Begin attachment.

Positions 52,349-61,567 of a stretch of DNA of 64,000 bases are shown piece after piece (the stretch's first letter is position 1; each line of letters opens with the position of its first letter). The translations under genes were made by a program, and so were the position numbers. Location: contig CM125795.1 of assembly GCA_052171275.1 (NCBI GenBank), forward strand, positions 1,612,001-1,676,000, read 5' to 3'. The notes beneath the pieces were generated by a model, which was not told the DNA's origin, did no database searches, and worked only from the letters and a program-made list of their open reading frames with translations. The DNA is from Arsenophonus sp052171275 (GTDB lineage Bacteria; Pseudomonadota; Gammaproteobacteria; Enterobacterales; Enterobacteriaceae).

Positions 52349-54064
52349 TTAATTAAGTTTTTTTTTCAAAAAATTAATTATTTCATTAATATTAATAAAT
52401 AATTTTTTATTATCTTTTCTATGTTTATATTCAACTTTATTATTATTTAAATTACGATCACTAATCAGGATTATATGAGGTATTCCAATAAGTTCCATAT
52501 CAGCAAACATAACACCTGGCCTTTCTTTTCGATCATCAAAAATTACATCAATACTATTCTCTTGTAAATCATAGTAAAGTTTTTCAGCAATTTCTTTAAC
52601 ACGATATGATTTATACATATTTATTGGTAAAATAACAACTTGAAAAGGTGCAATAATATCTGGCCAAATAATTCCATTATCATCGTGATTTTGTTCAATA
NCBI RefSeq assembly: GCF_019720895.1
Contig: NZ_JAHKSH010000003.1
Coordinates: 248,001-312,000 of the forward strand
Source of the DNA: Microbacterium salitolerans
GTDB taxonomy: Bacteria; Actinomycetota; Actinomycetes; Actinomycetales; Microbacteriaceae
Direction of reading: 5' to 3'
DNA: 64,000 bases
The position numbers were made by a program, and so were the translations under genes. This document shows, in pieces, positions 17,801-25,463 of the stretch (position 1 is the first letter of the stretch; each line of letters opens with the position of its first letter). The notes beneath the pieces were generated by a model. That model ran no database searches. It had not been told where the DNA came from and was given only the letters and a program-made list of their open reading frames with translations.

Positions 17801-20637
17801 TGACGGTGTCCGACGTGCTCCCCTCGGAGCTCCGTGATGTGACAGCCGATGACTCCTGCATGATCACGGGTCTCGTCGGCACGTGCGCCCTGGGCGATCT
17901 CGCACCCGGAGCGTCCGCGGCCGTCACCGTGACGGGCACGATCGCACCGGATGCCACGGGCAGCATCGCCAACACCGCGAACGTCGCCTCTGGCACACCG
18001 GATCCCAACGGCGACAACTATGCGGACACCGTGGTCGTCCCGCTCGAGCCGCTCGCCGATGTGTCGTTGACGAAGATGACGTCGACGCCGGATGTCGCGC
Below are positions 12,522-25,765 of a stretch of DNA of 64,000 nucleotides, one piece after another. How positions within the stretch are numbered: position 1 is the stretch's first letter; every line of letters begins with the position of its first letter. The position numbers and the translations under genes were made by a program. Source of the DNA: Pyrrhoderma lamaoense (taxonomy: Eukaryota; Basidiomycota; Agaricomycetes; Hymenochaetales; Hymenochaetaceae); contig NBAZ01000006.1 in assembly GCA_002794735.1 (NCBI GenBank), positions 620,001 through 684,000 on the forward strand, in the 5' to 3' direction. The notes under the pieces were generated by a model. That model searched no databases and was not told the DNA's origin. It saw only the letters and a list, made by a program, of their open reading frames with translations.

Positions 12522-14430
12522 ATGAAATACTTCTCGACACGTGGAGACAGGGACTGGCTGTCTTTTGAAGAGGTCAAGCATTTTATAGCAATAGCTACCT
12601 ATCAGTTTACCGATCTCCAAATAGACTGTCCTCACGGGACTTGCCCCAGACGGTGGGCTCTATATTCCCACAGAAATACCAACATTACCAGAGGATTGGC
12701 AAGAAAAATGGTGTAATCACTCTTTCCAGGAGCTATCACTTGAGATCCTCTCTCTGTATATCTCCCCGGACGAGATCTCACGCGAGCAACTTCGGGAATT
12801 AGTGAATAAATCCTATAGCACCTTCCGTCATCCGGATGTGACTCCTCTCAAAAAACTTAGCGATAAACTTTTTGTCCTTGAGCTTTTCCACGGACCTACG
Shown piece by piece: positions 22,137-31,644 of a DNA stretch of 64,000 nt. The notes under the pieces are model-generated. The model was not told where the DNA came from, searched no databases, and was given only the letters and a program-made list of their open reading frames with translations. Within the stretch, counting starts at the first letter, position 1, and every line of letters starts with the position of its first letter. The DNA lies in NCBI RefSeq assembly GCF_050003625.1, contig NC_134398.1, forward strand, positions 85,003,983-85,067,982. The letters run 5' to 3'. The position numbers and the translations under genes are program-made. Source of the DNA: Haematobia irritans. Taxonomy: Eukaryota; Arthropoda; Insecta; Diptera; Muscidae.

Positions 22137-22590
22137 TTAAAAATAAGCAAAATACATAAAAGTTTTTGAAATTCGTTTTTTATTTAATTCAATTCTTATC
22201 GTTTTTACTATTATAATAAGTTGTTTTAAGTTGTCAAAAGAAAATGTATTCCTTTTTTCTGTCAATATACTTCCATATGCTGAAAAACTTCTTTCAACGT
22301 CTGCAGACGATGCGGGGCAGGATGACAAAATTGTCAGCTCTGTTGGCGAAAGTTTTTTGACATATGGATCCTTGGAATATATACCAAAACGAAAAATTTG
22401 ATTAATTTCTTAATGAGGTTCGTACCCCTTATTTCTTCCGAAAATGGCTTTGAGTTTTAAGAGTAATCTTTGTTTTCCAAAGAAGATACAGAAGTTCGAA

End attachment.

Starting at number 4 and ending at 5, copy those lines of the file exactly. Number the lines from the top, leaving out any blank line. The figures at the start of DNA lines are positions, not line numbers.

52401 AATTTTTTATTATCTTTTCTATGTTTATATTCAACTTTATTATTATTTAAATTACGATCACTAATCAGGATTATATGAGGTATTCCAATAAGTTCCATAT
52501 CAGCAAACATAACACCTGGCCTTTCTTTTCGATCATCAAAAATTACATCAATACTATTCTCTTGTAAATCATAGTAAAGTTTTTCAGCAATTTCTTTAAC